Here at Make Parts Fast, we post hundreds of news and stories for you. It’s time to take a look at which ones were the most read. Do you miss any of these?
GlassesUSA.com, a leading online eyewear retailer, plans to disrupt the traditional eyeglass frame market by launching 3D printable glasses.
The concept behind this project is that consumers can change the frame shape with colors, adding text to the temples for personalization like name or phone number in case the glasses get lost. The 3D frame files are compatible with STL and OBJ formats and after completing the printing process all that’s left to do is order the lenses from GlassesUSA.com.
The metal additive manufacturing (AM) materials market is shifting from high-cost/top performance alloys such as titanium and nickel superalloys to more affordable materials that still offer adequate performance in larger batches. Aluminum is expected to be among the key materials in the shift toward larger batch production of mass goods.
New words, or words with new definitions, pop up regularly in the 3D printing industry. One of the latest words is Voxel.
According to Wikipedia, “a voxel represents a value on a regular grid in three-dimensional space. These values are frequently used in the visualization and analysis of medical and scientific data.”
Time to market is always a design challenge. The design team at Tooling & Equipment International (TEI) had just three weeks to cast, clean, heat treat, machine and inspect a motorcycle swing arm with an architecture so intricate it almost defied gravity. Created by 3D software design company, Autodesk, the swing arm was developed for the Lightning LS-218, an all-electric motorcycle produced by Lightning Motorcycle. TEI, a state of the art prototype/ low volume foundry and machine shop, was commissioned by Autodesk to produce the prototype.
Additive manufacturing (AM) is being promoted as the beginning of a revolution in manufacturing. The revolution is to make manufacturing digital where everything is connected through a digital thread. Because AM can be connected to the cloud and other forms of “digitalness,” it is being viewed as a natural evolution of manufacturing. Thus, much effort and research is going on to turn what once was a prototyping tool into a production tool. One example, Airbus plans to produce 30 tons of 3D printed parts per month this year.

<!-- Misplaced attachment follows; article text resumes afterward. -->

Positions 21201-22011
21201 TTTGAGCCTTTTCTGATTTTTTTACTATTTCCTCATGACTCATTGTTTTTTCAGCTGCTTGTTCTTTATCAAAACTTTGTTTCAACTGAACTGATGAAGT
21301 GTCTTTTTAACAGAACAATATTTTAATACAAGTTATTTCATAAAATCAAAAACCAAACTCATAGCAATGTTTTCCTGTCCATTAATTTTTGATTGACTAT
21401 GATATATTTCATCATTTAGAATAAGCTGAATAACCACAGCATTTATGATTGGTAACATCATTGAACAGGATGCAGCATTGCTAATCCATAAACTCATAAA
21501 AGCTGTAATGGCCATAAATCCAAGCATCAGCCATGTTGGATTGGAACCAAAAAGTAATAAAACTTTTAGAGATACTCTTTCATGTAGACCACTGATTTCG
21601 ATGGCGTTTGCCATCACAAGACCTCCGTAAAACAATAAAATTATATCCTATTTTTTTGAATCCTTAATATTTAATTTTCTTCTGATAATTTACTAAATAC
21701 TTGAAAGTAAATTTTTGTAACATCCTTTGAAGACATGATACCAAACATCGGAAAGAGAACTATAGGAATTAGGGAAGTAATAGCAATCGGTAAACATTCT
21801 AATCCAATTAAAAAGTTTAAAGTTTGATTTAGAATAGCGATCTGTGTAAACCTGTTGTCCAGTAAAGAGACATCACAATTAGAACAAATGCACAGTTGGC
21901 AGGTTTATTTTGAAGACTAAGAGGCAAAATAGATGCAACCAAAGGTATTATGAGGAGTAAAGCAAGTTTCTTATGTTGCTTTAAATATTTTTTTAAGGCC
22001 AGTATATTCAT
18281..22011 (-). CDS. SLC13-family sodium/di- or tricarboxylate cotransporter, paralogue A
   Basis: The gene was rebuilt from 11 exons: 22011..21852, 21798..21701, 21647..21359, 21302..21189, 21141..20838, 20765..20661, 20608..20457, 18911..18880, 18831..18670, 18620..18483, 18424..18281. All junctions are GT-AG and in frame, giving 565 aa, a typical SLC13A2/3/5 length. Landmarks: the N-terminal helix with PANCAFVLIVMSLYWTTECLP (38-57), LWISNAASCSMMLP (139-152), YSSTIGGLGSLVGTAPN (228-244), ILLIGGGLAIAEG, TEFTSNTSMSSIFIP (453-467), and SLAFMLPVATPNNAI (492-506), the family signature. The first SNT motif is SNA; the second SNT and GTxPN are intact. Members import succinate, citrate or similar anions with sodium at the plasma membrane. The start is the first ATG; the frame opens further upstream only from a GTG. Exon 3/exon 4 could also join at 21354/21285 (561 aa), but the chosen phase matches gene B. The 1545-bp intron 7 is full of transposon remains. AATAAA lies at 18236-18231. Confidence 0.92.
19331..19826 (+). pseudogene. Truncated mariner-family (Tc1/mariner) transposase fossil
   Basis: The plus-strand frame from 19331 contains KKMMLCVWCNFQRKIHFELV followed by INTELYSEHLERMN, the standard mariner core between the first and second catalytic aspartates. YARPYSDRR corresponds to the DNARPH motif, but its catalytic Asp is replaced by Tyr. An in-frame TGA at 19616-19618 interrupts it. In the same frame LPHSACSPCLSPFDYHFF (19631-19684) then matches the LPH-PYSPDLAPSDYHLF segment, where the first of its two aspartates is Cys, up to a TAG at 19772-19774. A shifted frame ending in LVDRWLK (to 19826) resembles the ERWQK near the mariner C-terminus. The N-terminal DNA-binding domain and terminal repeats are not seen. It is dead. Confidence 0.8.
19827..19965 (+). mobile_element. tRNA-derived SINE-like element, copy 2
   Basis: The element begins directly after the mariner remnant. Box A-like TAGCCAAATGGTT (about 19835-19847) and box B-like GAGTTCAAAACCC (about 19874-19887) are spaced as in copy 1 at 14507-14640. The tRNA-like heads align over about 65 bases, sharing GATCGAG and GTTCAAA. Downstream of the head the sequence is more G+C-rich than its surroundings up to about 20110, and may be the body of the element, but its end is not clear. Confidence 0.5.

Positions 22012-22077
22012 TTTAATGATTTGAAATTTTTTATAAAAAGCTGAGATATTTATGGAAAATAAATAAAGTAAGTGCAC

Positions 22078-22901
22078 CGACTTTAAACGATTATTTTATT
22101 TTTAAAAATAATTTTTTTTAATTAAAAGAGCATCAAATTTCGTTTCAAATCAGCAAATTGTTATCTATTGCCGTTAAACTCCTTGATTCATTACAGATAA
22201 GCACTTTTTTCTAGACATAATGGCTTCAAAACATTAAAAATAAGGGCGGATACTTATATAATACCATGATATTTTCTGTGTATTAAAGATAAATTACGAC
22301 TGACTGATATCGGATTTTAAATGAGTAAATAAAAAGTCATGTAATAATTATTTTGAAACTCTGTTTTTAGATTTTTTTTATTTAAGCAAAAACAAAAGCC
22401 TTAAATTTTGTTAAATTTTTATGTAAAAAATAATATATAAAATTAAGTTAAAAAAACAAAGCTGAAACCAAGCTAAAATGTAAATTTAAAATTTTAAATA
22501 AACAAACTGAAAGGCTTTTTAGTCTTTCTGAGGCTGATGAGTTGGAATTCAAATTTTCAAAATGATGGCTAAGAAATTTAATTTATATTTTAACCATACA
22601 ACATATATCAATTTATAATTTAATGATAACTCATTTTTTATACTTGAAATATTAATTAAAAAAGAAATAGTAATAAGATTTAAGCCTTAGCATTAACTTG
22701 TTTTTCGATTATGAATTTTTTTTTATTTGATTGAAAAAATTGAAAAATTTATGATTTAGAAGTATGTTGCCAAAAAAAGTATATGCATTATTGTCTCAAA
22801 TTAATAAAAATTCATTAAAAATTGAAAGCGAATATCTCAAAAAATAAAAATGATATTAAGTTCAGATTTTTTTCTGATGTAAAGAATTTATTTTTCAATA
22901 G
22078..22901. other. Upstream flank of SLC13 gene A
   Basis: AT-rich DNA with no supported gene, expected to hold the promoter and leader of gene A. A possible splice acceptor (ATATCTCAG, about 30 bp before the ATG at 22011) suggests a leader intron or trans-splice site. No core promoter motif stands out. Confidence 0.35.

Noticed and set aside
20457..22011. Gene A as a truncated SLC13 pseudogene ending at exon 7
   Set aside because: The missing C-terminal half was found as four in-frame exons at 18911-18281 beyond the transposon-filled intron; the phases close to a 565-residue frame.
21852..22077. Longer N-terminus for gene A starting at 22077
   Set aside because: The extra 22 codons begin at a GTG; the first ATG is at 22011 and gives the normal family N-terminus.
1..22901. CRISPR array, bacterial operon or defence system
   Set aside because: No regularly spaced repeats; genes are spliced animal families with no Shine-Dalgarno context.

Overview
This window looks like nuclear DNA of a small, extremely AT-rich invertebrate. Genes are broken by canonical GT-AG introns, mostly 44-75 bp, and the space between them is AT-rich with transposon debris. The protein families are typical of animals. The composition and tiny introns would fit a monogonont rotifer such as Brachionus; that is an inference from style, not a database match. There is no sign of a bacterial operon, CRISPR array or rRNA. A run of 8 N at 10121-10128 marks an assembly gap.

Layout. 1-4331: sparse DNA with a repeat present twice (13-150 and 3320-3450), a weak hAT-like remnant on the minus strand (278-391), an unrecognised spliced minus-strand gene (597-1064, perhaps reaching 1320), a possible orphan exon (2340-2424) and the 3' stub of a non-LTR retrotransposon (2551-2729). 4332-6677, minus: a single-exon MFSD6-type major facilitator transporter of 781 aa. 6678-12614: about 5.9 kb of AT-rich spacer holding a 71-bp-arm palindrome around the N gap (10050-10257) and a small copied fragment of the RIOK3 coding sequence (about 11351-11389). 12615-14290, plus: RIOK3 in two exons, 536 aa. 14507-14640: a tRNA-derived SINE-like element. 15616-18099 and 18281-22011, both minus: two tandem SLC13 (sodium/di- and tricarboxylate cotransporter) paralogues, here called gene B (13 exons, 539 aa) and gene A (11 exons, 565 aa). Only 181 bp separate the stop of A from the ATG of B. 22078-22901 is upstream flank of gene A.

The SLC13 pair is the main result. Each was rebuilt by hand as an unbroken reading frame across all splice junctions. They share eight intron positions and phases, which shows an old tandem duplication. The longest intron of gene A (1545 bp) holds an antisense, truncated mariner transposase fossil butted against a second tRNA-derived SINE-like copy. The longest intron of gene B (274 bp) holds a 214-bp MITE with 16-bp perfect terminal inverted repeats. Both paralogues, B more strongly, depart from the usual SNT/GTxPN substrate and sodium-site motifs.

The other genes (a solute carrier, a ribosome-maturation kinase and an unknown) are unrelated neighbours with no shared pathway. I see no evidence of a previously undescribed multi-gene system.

As companies move down this digital manufacturing path, they seek engineering talent, but from a limited talent pool. This challenge for companies is good news for engineers with skills in additive manufacturing and 3D printing.
Multi Jet Fusion functions like other 3D printing processes by building parts layer-by-layer, but it adds in infrared heating alongside fusing and detailing agents to build high-strength, nearly-isotropic parts. While there has been plenty of buzz around this breakthrough technology, little has been written about the nuances and design considerations. It’s still a fairly new technology in the additive manufacturing industry and a baby when compared to veteran technologies like stereolithography and fused deposition modeling (FDM).
Not every design should be made using additive technology. But answers to eight questions will help you make the right choice between additive, machining, and injection molding for your production needs.
Despite the buzz and attention on additive manufacturing (AM), not every design should be built using an additive process. Just as there are tradeoffs on when to use machining or injection molding, there are tradeoffs with additive manufacturing. Answers to a few key questions will help you determine whether your design is best handled through additive manufacturing.